Apple is reportedly removing 39 of its products from a government-issued list of environmentally friendly tech products, a move that has prompted the City of San Francisco to ax all spending on desktop and notebook PCs from the Cupertino-based company.
According to a report this week from CIO Journal, Apple has requested that the Electronic Product Environment Assessment Tool, an organization backed by the federal government that sets standards for environmentally safe electronics, remove 39 of its products from its list of approved devices. The products being pulled range from monitors to Mac desktops to the MacBook Pro and Air notebook lines.
Robert Frisbee, CEO of EPEAT, said the organization was disappointed by Apple’s decision to remove its products from the registry.
"They said their design direction was no longer consistent with the EPEAT requirements," Frisbee said in the CIO Journal report. "They were important supporters and we are disappointed that they don’t want their products measured by this standard anymore."
A separate report Tuesday from CIO Journal said the City of San Francisco is expressing its own disappointment with Apple’s decision to no longer comply with EPEAT standards by making a move to prohibit all Mac purchases within municipal agencies. San Francisco city officials are issuing letters to all 50 agencies over the next few weeks, asking them to refrain from using city funds to purchase Apple notebooks and desktops.
The letter being sent will reference a 2007 policy that requires city funds be used only to buy desktops, notebooks and monitors that have been certified by EPEAT.
The City of San Francisco may not be the only place where Mac purchases come to a halt because they lack EPEAT’s certification. Sarah O’Brien, director of outreach for EPEAT, told CIO Journal that many major corporations, including Ford and HSBS, restrict CIOs from purchasing any PCs that have not been EPEAT-certified. What’s more, the U.S. government requires 95 percent of all its tech purchases to be on EPEAT’s list.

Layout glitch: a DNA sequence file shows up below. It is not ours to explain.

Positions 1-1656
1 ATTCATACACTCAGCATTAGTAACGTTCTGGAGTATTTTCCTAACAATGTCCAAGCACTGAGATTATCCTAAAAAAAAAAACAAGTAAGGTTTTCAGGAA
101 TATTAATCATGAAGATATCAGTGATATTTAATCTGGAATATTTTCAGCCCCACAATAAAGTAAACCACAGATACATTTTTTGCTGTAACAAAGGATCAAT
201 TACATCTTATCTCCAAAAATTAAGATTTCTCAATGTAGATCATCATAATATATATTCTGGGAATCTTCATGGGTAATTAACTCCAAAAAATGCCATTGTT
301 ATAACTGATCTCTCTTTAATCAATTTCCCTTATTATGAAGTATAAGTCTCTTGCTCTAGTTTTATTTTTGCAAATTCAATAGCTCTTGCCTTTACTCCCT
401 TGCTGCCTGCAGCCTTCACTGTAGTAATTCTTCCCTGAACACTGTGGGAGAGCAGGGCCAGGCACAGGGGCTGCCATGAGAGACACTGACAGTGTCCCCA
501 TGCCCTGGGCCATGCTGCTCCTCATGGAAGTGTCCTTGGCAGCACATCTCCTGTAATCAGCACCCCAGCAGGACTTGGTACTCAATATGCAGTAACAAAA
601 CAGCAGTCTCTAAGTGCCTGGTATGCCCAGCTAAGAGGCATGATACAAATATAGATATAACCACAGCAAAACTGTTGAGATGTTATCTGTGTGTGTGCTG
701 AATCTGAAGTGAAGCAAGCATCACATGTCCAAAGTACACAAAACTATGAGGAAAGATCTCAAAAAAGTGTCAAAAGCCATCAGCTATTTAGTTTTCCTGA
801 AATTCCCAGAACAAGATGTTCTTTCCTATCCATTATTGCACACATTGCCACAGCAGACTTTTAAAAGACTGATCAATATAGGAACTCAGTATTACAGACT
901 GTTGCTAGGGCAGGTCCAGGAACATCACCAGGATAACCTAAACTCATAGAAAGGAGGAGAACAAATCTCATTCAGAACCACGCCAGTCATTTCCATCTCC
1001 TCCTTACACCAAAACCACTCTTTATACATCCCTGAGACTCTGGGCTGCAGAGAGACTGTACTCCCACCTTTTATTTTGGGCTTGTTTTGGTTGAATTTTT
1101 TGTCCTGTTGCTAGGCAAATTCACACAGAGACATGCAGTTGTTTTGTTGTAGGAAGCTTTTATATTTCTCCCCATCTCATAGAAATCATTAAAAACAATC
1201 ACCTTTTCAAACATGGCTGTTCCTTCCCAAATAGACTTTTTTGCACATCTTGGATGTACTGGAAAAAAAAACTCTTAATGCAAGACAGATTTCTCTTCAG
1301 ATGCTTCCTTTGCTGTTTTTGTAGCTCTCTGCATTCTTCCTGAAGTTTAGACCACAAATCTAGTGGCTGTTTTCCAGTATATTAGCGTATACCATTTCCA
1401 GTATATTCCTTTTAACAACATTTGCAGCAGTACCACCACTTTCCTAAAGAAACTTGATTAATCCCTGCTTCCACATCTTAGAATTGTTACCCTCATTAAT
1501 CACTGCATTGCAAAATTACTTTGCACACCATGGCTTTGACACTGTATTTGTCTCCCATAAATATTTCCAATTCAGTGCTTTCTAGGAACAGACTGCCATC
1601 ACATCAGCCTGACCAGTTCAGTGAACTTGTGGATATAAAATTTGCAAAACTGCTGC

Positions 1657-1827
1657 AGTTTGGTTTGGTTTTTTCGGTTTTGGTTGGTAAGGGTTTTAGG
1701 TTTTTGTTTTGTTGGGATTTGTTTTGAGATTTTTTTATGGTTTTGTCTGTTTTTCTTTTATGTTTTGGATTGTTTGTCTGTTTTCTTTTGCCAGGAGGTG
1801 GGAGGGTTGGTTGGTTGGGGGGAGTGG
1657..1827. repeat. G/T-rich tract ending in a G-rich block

EPEAT’s Frisbee said that Apple’s new MacBook Pro with Retina display was never submitted to EPEAT for certification, but doubted it would meet the required standards anyway. Its ultra-thin design, in which the notebook’s battery is glued to its case, makes it non-recyclable.
Apple did not immediately respond to a request for comment, but told The Loop that ensuring its products are energy efficient and have minimal impact on the environment is still a top priority.
"Apple takes a comprehensive approach to measuring our environmental impact and all of our products meet the strictest energy efficiency standards backed by the U.S. government, Energy Star 5.2," Apple spokeswoman Kristin Huguet wrote in an emailed statement. "We also lead the industry by reporting each product's greenhouse gas emissions on our website, and Apple products are superior in other important environmental areas not measured by EPEAT, such as removal of toxic materials."
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